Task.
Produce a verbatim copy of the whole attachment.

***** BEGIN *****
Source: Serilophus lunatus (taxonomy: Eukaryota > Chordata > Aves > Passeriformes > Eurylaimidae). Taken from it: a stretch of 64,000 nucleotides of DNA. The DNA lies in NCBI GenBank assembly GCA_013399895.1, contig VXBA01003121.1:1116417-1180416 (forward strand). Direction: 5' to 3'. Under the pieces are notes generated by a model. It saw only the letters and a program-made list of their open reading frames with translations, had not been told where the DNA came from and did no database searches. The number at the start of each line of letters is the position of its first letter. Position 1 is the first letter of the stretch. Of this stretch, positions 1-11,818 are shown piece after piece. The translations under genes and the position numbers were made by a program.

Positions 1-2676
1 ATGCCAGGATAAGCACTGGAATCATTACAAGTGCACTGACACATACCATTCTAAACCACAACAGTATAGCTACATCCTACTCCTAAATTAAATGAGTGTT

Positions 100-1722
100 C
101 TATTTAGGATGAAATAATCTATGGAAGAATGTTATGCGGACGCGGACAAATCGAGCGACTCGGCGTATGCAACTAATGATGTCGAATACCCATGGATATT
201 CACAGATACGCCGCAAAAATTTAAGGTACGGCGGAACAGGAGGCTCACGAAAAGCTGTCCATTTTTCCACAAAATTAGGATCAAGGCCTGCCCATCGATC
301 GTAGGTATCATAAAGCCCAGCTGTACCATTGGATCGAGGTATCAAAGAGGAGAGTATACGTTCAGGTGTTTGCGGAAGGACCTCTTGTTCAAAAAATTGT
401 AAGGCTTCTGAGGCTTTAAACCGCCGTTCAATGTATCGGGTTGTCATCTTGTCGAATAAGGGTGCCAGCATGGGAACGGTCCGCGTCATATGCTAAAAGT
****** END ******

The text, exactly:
Source: Serilophus lunatus (taxonomy: Eukaryota > Chordata > Aves > Passeriformes > Eurylaimidae). Taken from it: a stretch of 64,000 nucleotides of DNA. The DNA lies in NCBI GenBank assembly GCA_013399895.1, contig VXBA01003121.1:1116417-1180416 (forward strand). Direction: 5' to 3'. Under the pieces are notes generated by a model. It saw only the letters and a program-made list of their open reading frames with translations, had not been told where the DNA came from and did no database searches. The number at the start of each line of letters is the position of its first letter. Position 1 is the first letter of the stretch. Of this stretch, positions 1-11,818 are shown piece after piece. The translations under genes and the position numbers were made by a program.

Positions 1-2676
1 ATGCCAGGATAAGCACTGGAATCATTACAAGTGCACTGACACATACCATTCTAAACCACAACAGTATAGCTACATCCTACTCCTAAATTAAATGAGTGTT

Positions 100-1722
100 C
101 TATTTAGGATGAAATAATCTATGGAAGAATGTTATGCGGACGCGGACAAATCGAGCGACTCGGCGTATGCAACTAATGATGTCGAATACCCATGGATATT
201 CACAGATACGCCGCAAAAATTTAAGGTACGGCGGAACAGGAGGCTCACGAAAAGCTGTCCATTTTTCCACAAAATTAGGATCAAGGCCTGCCCATCGATC
301 GTAGGTATCATAAAGCCCAGCTGTACCATTGGATCGAGGTATCAAAGAGGAGAGTATACGTTCAGGTGTTTGCGGAAGGACCTCTTGTTCAAAAAATTGT
401 AAGGCTTCTGAGGCTTTAAACCGCCGTTCAATGTATCGGGTTGTCATCTTGTCGAATAAGGGTGCCAGCATGGGAACGGTCCGCGTCATATGCTAAAAGT